China said that the Council should engage in constructive dialogue and not in open confrontation. All States should fully respect the independence, sovereignty, unity and territorial integrity of each country. Models of human rights varied according to the economic and social development of each State. China was concerned with the human rights situation of minorities in the United States and the failure to close the Guantanamo Bay detention facility.
Belgium attached great importance to the protection of all minorities. There was concern for the situation of detainees in Libya and the human rights situation in Iran, including the persecution of human rights defenders and the use of the death penalty. Sri Lanka should work in close cooperation with the United Nations on the issue of impunity. Belgium urged Belarus to put an end to human rights violations.
Ecuador said that the human rights of alleged terrorists could not be denied under extraordinary forms of rendition and called for a Special Rapporteur to be established on the application of rendition and other human rights violations in the fight against terrorism. Ecuador was concerned with human rights violations committed by the United States military in Afghanistan. The United States must comply with its commitment to close the Guantanamo Bay detention centre.
Hungary said that the situation in Syria was unattainable and despite regional and international efforts to resolve the crisis, the prospect was bleak. The striking pattern of human rights violations in Iran was another issue of concern and Hungary called on this country to respect its human rights obligations and engage with the United Nations human rights mechanisms. The steady deterioration in the human rights situation in Belarus demanded the attention of the Council and Hungary called on the authorities to stop human rights violations and release all political prisoners.
Poland firmly condemned the Syrian authorities for the ongoing and systematic human rights violations and expressed concern with the deteriorating humanitarian situation in this country. It was vital that all violations of international human rights law in Libya were investigated and that the Government addressed the situation in detention centers and alleged use of torture. In Belarus, the authorities continued to violate the human rights and freedoms of their citizens including the practice of politically motivated trials, application of unfounded and tough judgments, and the use of torture in detention centers and in penal colonies.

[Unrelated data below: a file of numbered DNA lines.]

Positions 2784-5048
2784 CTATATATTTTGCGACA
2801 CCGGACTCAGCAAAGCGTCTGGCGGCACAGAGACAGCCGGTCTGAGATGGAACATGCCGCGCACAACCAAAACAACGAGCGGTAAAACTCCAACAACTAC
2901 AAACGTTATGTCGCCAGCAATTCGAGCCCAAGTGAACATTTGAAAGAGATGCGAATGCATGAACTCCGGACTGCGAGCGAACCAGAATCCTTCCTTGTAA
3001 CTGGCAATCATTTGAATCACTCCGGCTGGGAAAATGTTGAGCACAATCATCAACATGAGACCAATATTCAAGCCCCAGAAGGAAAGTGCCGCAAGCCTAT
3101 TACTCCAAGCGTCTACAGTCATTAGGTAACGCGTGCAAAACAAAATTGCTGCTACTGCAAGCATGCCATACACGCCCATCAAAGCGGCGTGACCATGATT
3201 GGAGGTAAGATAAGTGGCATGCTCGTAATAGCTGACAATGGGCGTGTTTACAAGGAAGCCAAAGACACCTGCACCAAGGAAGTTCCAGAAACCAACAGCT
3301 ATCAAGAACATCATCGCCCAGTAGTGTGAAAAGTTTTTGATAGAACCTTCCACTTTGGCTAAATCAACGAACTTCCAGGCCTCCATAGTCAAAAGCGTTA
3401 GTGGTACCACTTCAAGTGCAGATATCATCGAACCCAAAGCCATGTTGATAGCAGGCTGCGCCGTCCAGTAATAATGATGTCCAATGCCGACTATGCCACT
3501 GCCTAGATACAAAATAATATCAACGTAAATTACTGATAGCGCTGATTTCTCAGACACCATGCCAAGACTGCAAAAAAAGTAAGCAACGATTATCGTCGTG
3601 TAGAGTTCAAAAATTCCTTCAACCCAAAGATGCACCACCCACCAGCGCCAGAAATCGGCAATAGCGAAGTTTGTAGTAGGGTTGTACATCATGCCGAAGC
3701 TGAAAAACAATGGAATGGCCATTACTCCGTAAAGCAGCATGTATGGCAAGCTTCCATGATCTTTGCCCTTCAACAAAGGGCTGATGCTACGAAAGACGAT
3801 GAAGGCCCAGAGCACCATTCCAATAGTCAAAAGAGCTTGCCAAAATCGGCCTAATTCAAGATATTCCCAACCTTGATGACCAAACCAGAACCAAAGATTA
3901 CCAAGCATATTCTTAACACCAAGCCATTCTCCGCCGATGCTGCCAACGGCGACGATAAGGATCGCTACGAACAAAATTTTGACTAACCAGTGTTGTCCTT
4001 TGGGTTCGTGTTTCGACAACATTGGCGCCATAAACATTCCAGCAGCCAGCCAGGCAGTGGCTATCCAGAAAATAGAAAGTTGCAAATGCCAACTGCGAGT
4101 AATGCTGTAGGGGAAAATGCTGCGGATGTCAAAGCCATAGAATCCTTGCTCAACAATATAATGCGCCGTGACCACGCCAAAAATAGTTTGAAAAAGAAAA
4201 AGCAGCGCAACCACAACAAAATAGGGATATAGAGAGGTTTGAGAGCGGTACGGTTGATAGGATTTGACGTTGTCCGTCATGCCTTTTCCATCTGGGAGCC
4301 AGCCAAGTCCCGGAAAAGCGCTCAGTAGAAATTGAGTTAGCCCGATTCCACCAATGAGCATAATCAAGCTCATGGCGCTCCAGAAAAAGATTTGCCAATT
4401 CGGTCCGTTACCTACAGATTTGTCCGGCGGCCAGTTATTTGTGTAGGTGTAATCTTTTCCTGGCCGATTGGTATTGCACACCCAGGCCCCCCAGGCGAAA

Maldives updated the Council on recent human rights developments in the Maldives
and said that a national commission of inquiry had been established to look into the events leading into the resignation of the former President and to establish the facts of the transfer of power. The Government reiterated that the security and privileges of the former President would be fully respected. Any and all human rights abuses would be dealt with according to the law and the Maldives’ international human rights obligations.
Austria said the continuous, clear and unequivocal condemnation of the Council of serious human rights violations in Syria and Iran stood as testimony to the Council’s ability to generate political will and live up to its responsibility. At a time of change and political transition it was important to remain watchful of the situation of minority groups, women and journalists. Austria was concerned about the increasing use of the death penalty, particularly in Iraq. Austria also remained concerned about the deteriorating human rights situations in Iran, Nigeria and Belarus.
Cuba said the United Sates and the European Union had attacked a long list of countries as if they were credible judges. These threats were not legitimate. These countries were the worst human rights violators, killing civilians with the use of military action and causing increases in the number of hungry and impoverished persons due to the economic order. Dialogue and cooperation among equals should be promoted. This was the only approach that was sustainable.
For use of the information media; not an official record